Tasks like ensuring data quality as data travels through the complex data supply chain, where it may be subject to alteration or transformation would typically require a large team of people.

The process can take weeks, if not months, to accomplish. However, analytics can help automate tasks like data quality and help uncover insights into data that would otherwise go unnoticed. By applying analytical techniques like machine learning algorithms to data governance, organisations can automatically detect potential data defects, rather than an employee taking the time to set a rule and comb through a vast amount of data to try and discover any anomalies.

Often, organisations aren't successful in their data governance efforts because they don't apply an all-inclusive approach to their data management strategy. They are equipped with disparate and outdated tools for data quality, data governance and analytics. Each task is performed separately, wasting time, money and resources.

Ideally, these tools should work in sync with each other to provide a complete picture and offer better control of data. Analytics can then enable data governance to act as another driver of data quality, and machine learning algorithms can continually monitor an organisation's data environment to self-learn as data quality issues are discovered and fixed.

Add data quality scoring to data quality monitoring, and data governance can help organisations develop complete confidence in their data assets among business users, encouraging utilisation of additional data analytics to empower better decision making.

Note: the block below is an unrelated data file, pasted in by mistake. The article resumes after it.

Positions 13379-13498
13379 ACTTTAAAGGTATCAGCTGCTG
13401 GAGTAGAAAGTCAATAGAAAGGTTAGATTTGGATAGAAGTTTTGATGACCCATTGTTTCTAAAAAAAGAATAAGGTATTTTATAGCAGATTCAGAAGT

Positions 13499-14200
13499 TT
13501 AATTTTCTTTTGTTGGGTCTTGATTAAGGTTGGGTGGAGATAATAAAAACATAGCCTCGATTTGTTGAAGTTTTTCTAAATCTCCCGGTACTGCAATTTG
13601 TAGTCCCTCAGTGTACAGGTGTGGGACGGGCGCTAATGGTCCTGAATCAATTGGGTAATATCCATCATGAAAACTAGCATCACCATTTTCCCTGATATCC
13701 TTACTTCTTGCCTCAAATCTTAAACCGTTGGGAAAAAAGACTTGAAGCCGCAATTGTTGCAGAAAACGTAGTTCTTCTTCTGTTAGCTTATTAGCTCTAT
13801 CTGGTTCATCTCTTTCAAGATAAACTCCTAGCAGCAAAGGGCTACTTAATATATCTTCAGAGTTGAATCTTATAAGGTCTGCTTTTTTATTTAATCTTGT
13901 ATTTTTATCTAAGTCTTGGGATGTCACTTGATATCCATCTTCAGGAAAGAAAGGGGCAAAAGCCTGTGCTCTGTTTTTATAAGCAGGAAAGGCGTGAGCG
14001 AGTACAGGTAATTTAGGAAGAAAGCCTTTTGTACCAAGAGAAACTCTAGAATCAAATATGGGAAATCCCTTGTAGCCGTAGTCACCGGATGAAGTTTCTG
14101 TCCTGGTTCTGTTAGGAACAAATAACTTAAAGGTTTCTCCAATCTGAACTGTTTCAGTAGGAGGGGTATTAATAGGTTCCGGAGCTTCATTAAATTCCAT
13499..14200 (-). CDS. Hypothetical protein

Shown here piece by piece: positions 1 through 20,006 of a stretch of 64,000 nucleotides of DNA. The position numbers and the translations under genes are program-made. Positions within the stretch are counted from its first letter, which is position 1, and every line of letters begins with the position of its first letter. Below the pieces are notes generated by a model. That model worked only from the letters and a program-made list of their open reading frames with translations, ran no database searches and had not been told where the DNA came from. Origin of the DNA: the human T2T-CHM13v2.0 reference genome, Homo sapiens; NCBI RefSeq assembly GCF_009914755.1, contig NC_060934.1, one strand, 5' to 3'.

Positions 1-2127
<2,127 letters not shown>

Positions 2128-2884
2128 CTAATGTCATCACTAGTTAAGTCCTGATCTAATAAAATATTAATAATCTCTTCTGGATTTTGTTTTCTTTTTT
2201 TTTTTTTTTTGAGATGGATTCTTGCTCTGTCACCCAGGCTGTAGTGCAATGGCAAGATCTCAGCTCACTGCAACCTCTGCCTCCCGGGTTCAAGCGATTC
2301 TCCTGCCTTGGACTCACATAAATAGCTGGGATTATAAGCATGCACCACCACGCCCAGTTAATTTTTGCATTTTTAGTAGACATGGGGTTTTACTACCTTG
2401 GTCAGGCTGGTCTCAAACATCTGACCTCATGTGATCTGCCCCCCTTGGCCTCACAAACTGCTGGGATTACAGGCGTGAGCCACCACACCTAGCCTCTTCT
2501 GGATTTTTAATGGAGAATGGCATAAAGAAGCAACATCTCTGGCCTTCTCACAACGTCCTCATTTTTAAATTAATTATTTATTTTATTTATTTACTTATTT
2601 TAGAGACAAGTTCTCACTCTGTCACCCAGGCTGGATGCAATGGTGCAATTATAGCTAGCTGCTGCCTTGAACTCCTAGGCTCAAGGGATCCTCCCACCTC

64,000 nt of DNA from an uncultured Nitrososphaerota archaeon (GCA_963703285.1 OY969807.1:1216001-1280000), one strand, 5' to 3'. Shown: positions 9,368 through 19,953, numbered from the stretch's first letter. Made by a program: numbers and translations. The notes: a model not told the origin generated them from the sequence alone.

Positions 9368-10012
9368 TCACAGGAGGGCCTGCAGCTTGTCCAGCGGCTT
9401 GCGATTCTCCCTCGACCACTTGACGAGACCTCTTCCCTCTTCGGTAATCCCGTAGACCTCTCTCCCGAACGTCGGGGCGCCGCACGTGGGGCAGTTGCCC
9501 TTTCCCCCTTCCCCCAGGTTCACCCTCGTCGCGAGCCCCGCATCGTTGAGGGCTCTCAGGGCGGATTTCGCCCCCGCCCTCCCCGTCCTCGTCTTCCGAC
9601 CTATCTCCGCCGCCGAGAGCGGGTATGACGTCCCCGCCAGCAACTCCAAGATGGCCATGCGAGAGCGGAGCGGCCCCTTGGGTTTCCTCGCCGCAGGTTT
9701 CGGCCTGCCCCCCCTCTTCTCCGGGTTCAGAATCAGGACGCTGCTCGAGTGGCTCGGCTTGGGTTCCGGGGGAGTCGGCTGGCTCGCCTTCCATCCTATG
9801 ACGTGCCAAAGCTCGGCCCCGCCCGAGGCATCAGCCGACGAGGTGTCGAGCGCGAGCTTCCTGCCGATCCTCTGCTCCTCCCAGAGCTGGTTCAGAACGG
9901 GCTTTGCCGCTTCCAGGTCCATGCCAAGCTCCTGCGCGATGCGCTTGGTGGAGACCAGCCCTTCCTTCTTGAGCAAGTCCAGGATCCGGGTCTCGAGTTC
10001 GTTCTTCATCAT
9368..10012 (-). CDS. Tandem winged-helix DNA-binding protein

A comprehensive approach to data governance

A data governance framework is the foundation of an organisation's data management strategy. It should serve as a mechanism to increase understanding and collaboration to maximise the value of data assets.

Successful organisations need a business-focused, centralised data governance framework that focuses on a company-wide understanding of data across the entire enterprise. With the proper tools, organisations can enable business users across that enterprise to easily understand the data landscape. When data consumers know where data is located, how to access to, who owns it, and what it means, they are enabled through understanding to leverage it and drive success as they perform important business operations.

Through simple visualisations and quickly navigable workflows, data governance should allow IT and business users alike to easily define, track, and manage all aspects of their data assets.

Knowledge-sharing and user empowerment through transparency across the enterprise fosters enterprise-wide collaboration. Today, all organisations must ensure that their data delivers a competitive advantage and does not turn into an expensive liability. Between the combination of people, processes and tools, a comprehensive data governance programme can ensure that organisations derive maximum business value from their data assets.

Contributed by Emily Washington, senior vice president of product management at Infogix

*Note: The views expressed in this blog are those of the author and do not necessarily reflect the views of SC Media UK or Haymarket Media.